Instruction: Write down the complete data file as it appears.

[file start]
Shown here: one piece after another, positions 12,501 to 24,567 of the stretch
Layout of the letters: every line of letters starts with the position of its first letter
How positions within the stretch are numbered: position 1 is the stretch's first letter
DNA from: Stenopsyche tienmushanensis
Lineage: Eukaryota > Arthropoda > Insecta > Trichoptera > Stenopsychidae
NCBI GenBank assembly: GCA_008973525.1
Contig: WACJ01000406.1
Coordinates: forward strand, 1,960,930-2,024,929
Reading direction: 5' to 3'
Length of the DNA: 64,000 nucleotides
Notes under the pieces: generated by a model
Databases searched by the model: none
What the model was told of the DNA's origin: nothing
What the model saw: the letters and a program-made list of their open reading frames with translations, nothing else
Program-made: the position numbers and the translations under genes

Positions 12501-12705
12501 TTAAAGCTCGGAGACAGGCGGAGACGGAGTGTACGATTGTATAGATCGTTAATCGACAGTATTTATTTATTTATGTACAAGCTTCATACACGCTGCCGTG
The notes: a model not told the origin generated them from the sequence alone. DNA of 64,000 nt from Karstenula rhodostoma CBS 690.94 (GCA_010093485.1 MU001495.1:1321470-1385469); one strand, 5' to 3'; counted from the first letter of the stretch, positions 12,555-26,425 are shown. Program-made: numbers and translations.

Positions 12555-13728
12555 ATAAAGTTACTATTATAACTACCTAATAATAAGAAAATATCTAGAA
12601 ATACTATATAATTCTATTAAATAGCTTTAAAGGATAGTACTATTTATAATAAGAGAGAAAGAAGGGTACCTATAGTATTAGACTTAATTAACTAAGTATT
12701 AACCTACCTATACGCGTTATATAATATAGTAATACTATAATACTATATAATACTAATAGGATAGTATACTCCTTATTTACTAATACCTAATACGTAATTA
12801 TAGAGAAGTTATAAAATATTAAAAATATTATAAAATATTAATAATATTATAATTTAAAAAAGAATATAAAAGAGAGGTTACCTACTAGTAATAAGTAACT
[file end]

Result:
Shown here: one piece after another, positions 12,501 to 24,567 of the stretch
Layout of the letters: every line of letters starts with the position of its first letter
How positions within the stretch are numbered: position 1 is the stretch's first letter
DNA from: Stenopsyche tienmushanensis
Lineage: Eukaryota > Arthropoda > Insecta > Trichoptera > Stenopsychidae
NCBI GenBank assembly: GCA_008973525.1
Contig: WACJ01000406.1
Coordinates: forward strand, 1,960,930-2,024,929
Reading direction: 5' to 3'
Length of the DNA: 64,000 nucleotides
Notes under the pieces: generated by a model
Databases searched by the model: none
What the model was told of the DNA's origin: nothing
What the model saw: the letters and a program-made list of their open reading frames with translations, nothing else
Program-made: the position numbers and the translations under genes

Positions 12501-12705
12501 TTAAAGCTCGGAGACAGGCGGAGACGGAGTGTACGATTGTATAGATCGTTAATCGACAGTATTTATTTATTTATGTACAAGCTTCATACACGCTGCCGTG
The notes: a model not told the origin generated them from the sequence alone. DNA of 64,000 nt from Karstenula rhodostoma CBS 690.94 (GCA_010093485.1 MU001495.1:1321470-1385469); one strand, 5' to 3'; counted from the first letter of the stretch, positions 12,555-26,425 are shown. Program-made: numbers and translations.

Positions 12555-13728
12555 ATAAAGTTACTATTATAACTACCTAATAATAAGAAAATATCTAGAA
12601 ATACTATATAATTCTATTAAATAGCTTTAAAGGATAGTACTATTTATAATAAGAGAGAAAGAAGGGTACCTATAGTATTAGACTTAATTAACTAAGTATT
12701 AACCTACCTATACGCGTTATATAATATAGTAATACTATAATACTATATAATACTAATAGGATAGTATACTCCTTATTTACTAATACCTAATACGTAATTA
12801 TAGAGAAGTTATAAAATATTAAAAATATTATAAAATATTAATAATATTATAATTTAAAAAAGAATATAAAAGAGAGGTTACCTACTAGTAATAAGTAACT